Induced self expression of the NKp30 ligand B7-H6 facilitates NK cell-mediated elimination of stressed cells. A fusion protein consisting of the ectodomain of B7-H6 and the CD20 single-chain fragment variable 7D8 was generated to mimic an induced self phenotype required for NK cell-mediated target cell elimination. B7-H6:7D8 had bifunctional properties as reflected by its ability to simultaneously bind to the CD20 Ag and to the NKp30 receptor. B7-H6:7D8 bound by CD20+ lymphoma cells activated human NK cells and triggered degranulation. Consequently, the immunoligand B7-H6:7D8 induced killing of lymphoma-derived cell lines as well as fresh tumor cells from chronic lymphocytic leukemia or lymphoma patients. B7-H6:7D8 was active at nanomolar concentrations in a strictly Ag-specific manner and required interaction with both CD20 and NKp30. Remarkably, NK cell cytotoxicity was further augmented by concomitant activation of Fcγ receptor IIIa or NK group 2 member D. Thus, B7-H6:7D8 acted synergistically with the CD20 Ab rituximab and the immunoligand ULBP2:7D8, which was similarly designed as B7-H6:7D8 but engaging the NK group 2 member D receptor. In conclusion, to our knowledge, B7-H6:7D8 represents the first Ab-based molecule stimulating NKp30-mediated NK cell cytotoxicity for therapeutic purposes and provides proof of concept that Ag-specific NKp30 engagement may represent an innovative strategy to enhance antitumoral NK cell cytotoxicity.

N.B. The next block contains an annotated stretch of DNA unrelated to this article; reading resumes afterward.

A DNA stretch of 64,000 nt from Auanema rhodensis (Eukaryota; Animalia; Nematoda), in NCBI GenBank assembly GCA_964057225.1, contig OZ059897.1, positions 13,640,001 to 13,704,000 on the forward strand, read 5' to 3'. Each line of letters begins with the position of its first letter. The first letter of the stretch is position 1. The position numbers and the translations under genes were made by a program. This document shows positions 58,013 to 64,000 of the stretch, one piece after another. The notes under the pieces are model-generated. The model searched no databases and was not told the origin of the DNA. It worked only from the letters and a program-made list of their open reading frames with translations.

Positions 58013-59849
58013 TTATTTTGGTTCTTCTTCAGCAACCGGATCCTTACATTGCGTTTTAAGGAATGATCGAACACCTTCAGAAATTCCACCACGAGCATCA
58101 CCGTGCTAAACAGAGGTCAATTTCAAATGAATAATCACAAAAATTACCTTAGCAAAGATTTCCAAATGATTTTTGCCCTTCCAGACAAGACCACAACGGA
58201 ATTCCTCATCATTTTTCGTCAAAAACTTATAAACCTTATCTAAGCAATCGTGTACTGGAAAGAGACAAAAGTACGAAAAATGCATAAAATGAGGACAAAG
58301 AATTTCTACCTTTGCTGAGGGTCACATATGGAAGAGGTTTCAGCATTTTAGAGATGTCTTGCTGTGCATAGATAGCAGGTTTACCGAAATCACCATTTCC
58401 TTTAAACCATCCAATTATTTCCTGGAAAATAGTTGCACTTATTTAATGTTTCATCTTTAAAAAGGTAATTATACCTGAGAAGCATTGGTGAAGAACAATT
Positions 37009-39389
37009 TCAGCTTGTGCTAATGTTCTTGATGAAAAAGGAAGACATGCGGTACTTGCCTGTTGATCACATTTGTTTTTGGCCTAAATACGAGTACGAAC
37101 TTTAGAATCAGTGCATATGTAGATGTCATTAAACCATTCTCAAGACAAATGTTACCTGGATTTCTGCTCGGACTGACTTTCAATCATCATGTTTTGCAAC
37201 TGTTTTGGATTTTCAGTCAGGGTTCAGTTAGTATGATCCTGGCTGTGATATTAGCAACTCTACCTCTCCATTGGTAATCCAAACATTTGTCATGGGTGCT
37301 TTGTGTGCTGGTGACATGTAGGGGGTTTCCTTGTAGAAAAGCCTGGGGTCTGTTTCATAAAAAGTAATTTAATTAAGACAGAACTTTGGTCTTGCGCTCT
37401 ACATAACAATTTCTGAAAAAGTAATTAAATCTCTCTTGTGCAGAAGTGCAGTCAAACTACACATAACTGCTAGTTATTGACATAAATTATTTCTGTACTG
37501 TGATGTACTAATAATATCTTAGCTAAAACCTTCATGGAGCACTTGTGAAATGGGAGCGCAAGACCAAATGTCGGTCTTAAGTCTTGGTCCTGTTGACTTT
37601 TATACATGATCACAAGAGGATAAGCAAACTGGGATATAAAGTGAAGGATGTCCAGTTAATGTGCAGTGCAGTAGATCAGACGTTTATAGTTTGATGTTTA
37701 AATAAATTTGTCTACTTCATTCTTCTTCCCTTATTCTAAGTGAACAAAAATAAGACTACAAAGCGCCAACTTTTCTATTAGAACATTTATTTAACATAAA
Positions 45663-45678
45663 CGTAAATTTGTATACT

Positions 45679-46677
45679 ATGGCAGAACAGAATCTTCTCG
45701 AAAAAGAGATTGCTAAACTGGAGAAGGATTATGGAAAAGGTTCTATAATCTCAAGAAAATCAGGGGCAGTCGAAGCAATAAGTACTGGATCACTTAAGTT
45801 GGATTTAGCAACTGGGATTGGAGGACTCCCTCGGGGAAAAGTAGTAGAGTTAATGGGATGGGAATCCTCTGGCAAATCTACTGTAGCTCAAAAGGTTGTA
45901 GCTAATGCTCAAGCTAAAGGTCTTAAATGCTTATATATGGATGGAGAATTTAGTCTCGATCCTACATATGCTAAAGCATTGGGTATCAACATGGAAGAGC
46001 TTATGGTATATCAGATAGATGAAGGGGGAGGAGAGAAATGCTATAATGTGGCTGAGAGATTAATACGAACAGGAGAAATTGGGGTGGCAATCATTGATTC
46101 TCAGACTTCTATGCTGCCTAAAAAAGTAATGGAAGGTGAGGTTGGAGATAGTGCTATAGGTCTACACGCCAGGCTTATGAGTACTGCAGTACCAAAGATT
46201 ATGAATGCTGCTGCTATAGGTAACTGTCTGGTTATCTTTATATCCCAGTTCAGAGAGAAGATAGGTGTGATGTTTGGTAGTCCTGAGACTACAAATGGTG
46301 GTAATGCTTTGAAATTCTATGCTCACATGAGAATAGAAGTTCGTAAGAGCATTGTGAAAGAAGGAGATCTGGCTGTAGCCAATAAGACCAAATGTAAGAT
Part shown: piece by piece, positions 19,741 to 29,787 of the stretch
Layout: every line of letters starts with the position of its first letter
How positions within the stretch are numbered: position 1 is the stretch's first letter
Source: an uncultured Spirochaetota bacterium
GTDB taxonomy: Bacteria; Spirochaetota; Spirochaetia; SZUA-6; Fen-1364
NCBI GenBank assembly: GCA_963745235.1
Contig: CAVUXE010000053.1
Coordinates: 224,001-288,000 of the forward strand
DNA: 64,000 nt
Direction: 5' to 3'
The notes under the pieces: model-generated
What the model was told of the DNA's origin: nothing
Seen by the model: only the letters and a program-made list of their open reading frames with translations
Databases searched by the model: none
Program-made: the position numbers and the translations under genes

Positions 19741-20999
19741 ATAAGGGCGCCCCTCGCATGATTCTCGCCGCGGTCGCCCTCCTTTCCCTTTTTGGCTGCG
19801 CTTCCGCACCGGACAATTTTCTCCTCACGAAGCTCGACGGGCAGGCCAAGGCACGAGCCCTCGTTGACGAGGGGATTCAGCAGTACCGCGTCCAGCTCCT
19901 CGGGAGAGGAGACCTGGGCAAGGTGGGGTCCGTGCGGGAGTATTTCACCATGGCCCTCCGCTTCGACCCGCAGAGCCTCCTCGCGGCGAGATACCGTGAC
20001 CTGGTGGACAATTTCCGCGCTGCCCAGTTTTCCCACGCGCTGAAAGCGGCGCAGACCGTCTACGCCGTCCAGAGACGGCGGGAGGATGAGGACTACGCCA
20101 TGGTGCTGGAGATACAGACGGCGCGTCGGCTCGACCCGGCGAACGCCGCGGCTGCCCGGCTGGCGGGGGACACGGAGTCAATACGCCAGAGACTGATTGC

Natural killer cells are innate immune effector cells, exhibit spontaneous cytotoxic functions, and play a key role in the host’s early defense against pathogens as well as emerging tumor cells. They are able to eliminate abnormal cells by both natural and Ab-dependent cell-mediated cytotoxicity (ADCC) and produce a variety of proinflammatory cytokines and chemokines regulating innate as well as adaptive immune responses (1, 2). NK cell cytotoxic activities are regulated by a variety of stimulatory and inhibitory surface receptors that are used to scan cells for the expression of cognate ligands enabling NK cells to discriminate between healthy and abnormal cells (3).